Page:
But there is also another wall.

This wall is a cognitive barrier, a division in thought. Built on xenophobia and the pernicious lie that we must return to some mythical past to make America great again. Built on the cynical belief that democracy is a winner-take-all game in which the party in power must follow no rules.

We must tear this wall down.

Youth seldom wish to live in the past, or to live a lie. Congresswoman Alexandria Ocasio-Cortez was an infant when the Berlin Wall fell. After endorsing Bernie Sanders at a massive rally in Queens last month, she said, “We need to have a revolution of working-class people. And it needs to be multi-racial, multi-gendered, multi-generational. Our future is not going to get better unless we demand it and unless we work for it.”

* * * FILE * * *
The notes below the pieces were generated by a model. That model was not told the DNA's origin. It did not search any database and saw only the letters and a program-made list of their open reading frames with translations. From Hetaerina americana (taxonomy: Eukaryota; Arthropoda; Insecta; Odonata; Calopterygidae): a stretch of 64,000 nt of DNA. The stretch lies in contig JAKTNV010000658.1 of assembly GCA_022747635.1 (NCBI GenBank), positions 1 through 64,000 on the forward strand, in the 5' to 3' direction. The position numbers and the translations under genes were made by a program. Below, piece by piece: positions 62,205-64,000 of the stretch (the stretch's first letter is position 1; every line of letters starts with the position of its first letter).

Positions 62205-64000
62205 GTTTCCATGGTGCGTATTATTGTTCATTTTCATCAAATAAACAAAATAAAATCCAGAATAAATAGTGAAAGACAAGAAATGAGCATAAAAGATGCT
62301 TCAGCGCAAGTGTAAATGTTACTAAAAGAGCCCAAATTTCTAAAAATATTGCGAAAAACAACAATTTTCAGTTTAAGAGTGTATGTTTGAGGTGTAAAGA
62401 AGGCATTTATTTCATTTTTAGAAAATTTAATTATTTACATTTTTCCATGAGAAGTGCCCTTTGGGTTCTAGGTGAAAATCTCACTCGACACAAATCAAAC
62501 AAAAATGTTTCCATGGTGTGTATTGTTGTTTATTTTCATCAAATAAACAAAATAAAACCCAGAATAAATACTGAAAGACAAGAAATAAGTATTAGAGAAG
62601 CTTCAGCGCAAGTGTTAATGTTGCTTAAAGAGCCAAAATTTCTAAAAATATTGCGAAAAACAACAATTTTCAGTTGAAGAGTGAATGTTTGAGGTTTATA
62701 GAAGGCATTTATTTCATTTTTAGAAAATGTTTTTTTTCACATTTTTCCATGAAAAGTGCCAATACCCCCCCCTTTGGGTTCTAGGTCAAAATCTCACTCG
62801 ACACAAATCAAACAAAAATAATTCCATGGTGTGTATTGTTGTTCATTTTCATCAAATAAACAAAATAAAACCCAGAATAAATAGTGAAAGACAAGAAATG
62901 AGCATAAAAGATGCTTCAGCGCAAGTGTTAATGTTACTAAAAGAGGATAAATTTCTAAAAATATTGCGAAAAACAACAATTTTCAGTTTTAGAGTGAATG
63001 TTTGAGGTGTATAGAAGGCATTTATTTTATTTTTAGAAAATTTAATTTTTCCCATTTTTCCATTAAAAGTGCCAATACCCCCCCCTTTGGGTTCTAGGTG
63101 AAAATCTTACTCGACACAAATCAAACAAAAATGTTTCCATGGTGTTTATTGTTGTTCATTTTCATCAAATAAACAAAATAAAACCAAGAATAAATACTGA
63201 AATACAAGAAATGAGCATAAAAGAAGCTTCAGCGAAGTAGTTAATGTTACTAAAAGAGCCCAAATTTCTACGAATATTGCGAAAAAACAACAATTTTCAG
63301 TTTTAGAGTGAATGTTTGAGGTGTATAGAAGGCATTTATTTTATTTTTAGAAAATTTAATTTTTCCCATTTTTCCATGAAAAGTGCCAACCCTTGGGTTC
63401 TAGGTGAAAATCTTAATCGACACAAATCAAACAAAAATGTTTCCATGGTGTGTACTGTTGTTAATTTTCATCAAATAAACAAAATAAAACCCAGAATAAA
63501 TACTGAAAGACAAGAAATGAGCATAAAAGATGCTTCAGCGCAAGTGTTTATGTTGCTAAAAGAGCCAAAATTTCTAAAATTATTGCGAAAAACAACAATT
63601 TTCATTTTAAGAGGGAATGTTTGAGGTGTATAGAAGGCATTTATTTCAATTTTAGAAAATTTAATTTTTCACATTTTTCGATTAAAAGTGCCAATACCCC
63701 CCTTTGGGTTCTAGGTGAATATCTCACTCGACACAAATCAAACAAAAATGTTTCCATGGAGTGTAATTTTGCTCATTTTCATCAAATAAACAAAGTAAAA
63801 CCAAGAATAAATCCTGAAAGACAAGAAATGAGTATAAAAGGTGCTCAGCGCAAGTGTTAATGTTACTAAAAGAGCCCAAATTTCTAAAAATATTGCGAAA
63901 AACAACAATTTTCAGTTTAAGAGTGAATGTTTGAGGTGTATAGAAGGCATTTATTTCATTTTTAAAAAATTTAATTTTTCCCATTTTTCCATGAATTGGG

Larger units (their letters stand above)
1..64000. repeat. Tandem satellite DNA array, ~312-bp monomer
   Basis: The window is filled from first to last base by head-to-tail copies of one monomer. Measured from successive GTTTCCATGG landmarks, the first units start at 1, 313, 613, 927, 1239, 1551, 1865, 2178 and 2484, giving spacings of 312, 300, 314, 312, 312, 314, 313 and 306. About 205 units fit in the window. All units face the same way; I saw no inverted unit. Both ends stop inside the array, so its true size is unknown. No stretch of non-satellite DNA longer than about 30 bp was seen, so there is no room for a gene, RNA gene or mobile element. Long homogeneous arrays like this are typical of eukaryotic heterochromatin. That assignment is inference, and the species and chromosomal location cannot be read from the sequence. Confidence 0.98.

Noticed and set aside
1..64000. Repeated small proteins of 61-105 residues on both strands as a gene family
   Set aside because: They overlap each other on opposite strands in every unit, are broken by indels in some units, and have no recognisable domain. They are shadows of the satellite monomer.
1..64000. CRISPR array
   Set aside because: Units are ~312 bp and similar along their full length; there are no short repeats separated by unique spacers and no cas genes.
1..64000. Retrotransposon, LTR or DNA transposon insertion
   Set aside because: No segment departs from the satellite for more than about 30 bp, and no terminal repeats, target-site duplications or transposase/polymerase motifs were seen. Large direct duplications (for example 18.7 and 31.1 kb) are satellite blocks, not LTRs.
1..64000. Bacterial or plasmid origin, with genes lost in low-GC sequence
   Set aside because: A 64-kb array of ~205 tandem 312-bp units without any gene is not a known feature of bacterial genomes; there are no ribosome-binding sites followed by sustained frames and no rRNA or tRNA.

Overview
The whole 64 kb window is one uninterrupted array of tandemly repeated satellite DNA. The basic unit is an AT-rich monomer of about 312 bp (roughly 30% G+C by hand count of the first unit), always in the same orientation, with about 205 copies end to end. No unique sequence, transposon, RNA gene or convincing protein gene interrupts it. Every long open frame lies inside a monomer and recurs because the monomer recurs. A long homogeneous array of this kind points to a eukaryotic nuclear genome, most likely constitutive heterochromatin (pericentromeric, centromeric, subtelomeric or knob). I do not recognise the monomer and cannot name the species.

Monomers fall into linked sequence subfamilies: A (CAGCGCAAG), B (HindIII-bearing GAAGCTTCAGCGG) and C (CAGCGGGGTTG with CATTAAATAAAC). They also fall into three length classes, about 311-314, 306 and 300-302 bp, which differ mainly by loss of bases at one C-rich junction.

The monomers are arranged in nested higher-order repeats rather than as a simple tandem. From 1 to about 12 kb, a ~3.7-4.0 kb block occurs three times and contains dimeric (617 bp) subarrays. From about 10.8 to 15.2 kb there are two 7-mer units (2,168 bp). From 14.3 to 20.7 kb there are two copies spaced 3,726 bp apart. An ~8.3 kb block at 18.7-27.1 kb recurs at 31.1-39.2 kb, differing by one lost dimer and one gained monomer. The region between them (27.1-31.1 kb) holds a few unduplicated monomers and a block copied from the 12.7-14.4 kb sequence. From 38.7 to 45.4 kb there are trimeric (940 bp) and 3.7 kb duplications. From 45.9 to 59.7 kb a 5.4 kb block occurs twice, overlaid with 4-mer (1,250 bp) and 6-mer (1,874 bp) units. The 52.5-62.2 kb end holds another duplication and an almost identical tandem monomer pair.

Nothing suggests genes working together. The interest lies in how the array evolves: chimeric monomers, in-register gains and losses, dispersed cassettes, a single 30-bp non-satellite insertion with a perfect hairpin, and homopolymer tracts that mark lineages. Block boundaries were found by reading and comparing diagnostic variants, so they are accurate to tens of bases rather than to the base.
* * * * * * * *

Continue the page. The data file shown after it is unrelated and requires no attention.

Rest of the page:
We dismiss this youthful idealism at our own peril.

For now, the oligarchs and liars appear to have the upper hand. But nothing about our future is inevitable. We must envision the society we wish to be—and build a movement to fight for that.

We are as powerful and as vulnerable as any people who have ever lived.

About Author
James F. Fabris was the founder of the John Lennon Society in the 1980s, a unique student activist organization at Northern Illinois University in DeKalb, Illinois. Today he lives and writes in Austin, Texas.